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1.2: Let's Take a Look at Characteristics of Technical Writing

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    Mike Markell (2015), Sidney Dobrin (2010), Elizabeth Tebeaux (2012), Sam Dragga (2012), and others all identify similar characteristics of technical writing and emphasize that it must adhere to the highest standards.

    Focused on audience:

    Technical and workplace documents address a specific audience. The audience may be an individual or a group, and it may or may not be known to the writer. While there is always a primary audience addressed, there may be a secondary audience. Thus, an understanding of the reader or user of a technical document is important.

    Rhetorical, persuasive, purposeful, and problem-oriented:

    Technical communication is all about helping the reader or user of a document solve a problem or compel others to act or do. For example, the syllabus of your calculus class informs the students what is expected of them; the university's web site provides information to potential students about how to apply or to current students about where to seek assistance. Identification of a specific purpose and a particular audience are the first two steps of technical writing.


    Technical communication reflects the values, goals, and culture of the organization and as such, creates and maintains the public image of the organization. Look back at your university's web site to see what image it conveys, or consider the United States Government.

    On October 13, 2010, President Obama signed into law the Plain Writing Act of 2010 (the Act) which is designed to promote clear government communication that the public can understand and use. The Act calls for writing that is clear, concise, and well-organized. Check out this resource on Plain Language.

    Design Centered:

    Technical communication uses elements of document design such as visuals, graphics, typography, color, and spacing to make a document interesting, attractive, usable, and comprehensible. While some documents may be totally in print, many more use images such as charts, photographs, and illustrations to enhance readability and understanding and simplify complex information.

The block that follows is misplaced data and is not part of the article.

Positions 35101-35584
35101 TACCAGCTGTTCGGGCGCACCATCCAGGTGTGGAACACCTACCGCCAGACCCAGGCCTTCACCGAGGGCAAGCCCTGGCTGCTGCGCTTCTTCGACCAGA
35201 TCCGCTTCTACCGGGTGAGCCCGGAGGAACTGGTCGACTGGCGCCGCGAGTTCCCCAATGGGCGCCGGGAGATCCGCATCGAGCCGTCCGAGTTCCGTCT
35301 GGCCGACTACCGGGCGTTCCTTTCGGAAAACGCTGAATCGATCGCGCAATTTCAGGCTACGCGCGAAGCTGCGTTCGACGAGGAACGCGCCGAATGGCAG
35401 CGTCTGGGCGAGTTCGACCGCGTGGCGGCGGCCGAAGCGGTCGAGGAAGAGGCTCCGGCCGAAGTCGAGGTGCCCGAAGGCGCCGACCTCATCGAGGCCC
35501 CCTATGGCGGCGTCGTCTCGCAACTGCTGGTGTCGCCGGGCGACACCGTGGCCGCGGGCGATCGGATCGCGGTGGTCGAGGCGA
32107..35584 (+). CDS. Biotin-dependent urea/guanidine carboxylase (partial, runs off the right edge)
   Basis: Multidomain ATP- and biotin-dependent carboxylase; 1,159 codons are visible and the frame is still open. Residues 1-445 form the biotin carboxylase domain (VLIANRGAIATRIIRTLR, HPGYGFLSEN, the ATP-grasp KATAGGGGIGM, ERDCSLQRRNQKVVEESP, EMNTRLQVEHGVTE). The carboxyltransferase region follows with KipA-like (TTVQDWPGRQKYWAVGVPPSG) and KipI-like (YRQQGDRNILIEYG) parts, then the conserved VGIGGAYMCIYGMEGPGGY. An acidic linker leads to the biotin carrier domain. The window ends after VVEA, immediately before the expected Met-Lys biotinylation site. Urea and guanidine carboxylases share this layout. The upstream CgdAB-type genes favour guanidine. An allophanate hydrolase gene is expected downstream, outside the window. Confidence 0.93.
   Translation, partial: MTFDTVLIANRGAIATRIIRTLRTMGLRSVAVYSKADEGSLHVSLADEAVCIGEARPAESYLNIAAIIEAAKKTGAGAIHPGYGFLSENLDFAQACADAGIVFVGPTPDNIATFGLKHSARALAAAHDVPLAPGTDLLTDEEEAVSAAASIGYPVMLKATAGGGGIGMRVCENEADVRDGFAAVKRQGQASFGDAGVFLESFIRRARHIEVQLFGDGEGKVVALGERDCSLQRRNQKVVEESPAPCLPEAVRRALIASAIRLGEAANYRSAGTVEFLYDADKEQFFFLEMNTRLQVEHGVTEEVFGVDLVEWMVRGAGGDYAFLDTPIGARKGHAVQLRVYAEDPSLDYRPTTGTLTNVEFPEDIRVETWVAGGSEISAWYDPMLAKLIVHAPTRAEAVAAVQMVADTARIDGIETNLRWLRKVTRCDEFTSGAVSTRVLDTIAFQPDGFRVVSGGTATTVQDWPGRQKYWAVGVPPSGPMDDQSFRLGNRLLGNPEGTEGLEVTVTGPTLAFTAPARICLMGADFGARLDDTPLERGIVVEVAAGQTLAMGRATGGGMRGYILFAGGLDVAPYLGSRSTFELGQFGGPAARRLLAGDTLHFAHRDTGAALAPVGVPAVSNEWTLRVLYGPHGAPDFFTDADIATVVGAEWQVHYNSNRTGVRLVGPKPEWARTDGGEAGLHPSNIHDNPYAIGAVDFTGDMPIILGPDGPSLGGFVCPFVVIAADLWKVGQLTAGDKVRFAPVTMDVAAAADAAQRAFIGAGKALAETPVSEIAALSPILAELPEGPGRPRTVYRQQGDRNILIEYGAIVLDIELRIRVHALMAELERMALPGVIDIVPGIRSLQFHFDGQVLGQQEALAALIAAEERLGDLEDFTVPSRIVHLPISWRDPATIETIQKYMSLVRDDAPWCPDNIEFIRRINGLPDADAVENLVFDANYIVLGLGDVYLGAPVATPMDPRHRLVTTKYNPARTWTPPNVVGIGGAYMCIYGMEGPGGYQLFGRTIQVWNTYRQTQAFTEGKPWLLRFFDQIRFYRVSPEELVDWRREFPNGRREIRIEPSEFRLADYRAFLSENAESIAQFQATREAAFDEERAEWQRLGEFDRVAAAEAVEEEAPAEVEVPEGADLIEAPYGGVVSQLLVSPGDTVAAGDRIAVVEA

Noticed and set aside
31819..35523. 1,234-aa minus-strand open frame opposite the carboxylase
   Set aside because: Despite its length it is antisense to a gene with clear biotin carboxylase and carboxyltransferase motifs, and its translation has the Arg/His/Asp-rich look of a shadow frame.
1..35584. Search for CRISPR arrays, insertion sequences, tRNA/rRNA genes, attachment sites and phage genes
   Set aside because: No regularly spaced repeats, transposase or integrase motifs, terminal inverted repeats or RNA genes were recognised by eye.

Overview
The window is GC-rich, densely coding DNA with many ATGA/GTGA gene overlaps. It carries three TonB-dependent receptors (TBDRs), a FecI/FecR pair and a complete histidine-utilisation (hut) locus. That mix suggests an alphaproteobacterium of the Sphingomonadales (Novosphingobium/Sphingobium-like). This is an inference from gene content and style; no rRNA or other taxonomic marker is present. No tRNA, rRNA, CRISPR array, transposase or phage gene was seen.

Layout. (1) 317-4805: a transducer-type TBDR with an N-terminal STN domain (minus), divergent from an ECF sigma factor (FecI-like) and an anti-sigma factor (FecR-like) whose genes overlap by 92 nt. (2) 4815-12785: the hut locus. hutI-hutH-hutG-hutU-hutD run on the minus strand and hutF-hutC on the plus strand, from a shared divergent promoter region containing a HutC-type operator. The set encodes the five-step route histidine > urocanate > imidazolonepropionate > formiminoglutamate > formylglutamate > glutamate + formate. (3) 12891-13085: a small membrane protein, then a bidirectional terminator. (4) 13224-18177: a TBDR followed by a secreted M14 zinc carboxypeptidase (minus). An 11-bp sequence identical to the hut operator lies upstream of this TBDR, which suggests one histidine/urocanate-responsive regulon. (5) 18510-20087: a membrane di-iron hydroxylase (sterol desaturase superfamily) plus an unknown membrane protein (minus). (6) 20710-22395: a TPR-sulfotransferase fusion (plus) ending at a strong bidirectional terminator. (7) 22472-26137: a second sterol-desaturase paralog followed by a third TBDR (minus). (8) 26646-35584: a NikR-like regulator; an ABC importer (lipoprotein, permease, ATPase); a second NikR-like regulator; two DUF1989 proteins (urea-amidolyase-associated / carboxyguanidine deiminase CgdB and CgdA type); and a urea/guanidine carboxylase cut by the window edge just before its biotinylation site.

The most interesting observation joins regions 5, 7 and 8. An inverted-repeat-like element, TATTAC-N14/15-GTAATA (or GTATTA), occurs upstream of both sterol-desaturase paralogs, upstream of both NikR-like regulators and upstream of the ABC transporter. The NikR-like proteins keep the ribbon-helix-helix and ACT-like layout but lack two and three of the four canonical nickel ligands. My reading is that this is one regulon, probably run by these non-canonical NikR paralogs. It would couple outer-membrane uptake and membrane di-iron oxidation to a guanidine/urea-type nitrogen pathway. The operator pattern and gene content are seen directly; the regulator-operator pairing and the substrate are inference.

Research and Technology Oriented:

    Because of workplace demands, technical and workplace writing is often created in collaboration with others through a network of experts and designers and depends on sound research practices to ensure that information provided is correct, accurate, and complete.


    Lastly, technical communication is ethical. All workplace writers have ethical obligations, many of which are closely linked to legal obligations that include liability laws, copyright laws, contract laws, and trademark laws. You'll learn more about these in a later chapter on ethics.

    What Standards Should I Observe to Make my Writing Successful?

    Good question! As a member of an organization or team, even as a student, you want to produce the absolute best writing you can. Here are the standards you must follow and some tips to help you. If you keep these in mind as you work through your learning in this text, hooray for you! You get the great writer award! You will also have a tremendous advantage in the workplace if your communication and design skills meet these standards.

    • First and most important, your writing must be honest. Your trustworthiness in communication reflects not only on you personally but on your organization or discipline.
    • Your writing has to be clear so that your reader can get from it the information you intended. Strive to make sure that you have expressed exactly what you mean, and have not left room for incorrect interpretations.
    • Next, good writing is accurate. Do your homework and make sure you have your facts right. There is no excuse for presenting incorrect information.
    • Also make sure you have all the facts, as your writing must also be complete. Have you included everything that your reader needs?
    • Your audience has neither time nor patience for excessive verbiage, so simplify and cut any clutter. Good writing is always concise writing.
    • Your document should be attractive and pleasing to look at. Just as you wouldn't eat a hamburger from a dirty plate, your reader will not be moved by a document that is not carefully designed and professional.

    Without exception, grammar, spelling, punctuation, and sentence structure have to be correct. Even a single grammatical or spelling error can cause your reader to dismiss you as not professional, as not caring enough to edit carefully. Poor writing at this level reflects poorly on your organization as well, and most companies can't mandate good writing with a law!

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